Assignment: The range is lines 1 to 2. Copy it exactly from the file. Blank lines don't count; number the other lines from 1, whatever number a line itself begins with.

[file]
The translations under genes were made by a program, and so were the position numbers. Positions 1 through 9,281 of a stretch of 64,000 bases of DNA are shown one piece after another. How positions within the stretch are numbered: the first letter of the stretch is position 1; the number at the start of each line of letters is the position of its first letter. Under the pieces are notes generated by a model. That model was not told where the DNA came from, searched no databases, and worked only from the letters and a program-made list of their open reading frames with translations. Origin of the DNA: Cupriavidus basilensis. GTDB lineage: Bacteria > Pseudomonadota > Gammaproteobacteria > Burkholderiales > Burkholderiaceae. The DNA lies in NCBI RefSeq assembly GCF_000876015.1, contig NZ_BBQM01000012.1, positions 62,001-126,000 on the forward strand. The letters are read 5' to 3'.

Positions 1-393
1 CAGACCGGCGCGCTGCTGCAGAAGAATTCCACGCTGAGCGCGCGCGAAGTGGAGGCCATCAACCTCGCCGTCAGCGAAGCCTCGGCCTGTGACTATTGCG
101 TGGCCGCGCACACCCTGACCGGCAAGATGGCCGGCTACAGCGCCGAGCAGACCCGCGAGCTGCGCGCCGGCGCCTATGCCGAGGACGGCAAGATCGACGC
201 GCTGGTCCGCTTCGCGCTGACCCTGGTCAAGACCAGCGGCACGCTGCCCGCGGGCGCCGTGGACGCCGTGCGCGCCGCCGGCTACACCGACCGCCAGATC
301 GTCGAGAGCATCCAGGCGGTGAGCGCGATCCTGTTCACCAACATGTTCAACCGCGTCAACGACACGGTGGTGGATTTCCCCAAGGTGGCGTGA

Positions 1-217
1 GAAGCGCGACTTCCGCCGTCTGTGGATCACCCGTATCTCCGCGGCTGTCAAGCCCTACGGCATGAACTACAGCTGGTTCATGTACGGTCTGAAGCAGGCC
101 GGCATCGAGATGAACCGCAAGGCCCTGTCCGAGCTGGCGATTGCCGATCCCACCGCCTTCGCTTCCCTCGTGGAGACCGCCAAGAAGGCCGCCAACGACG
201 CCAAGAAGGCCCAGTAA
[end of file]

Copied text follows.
The translations under genes were made by a program, and so were the position numbers. Positions 1 through 9,281 of a stretch of 64,000 bases of DNA are shown one piece after another. How positions within the stretch are numbered: the first letter of the stretch is position 1; the number at the start of each line of letters is the position of its first letter. Under the pieces are notes generated by a model. That model was not told where the DNA came from, searched no databases, and worked only from the letters and a program-made list of their open reading frames with translations. Origin of the DNA: Cupriavidus basilensis. GTDB lineage: Bacteria > Pseudomonadota > Gammaproteobacteria > Burkholderiales > Burkholderiaceae. The DNA lies in NCBI RefSeq assembly GCF_000876015.1, contig NZ_BBQM01000012.1, positions 62,001-126,000 on the forward strand. The letters are read 5' to 3'.

Positions 1-393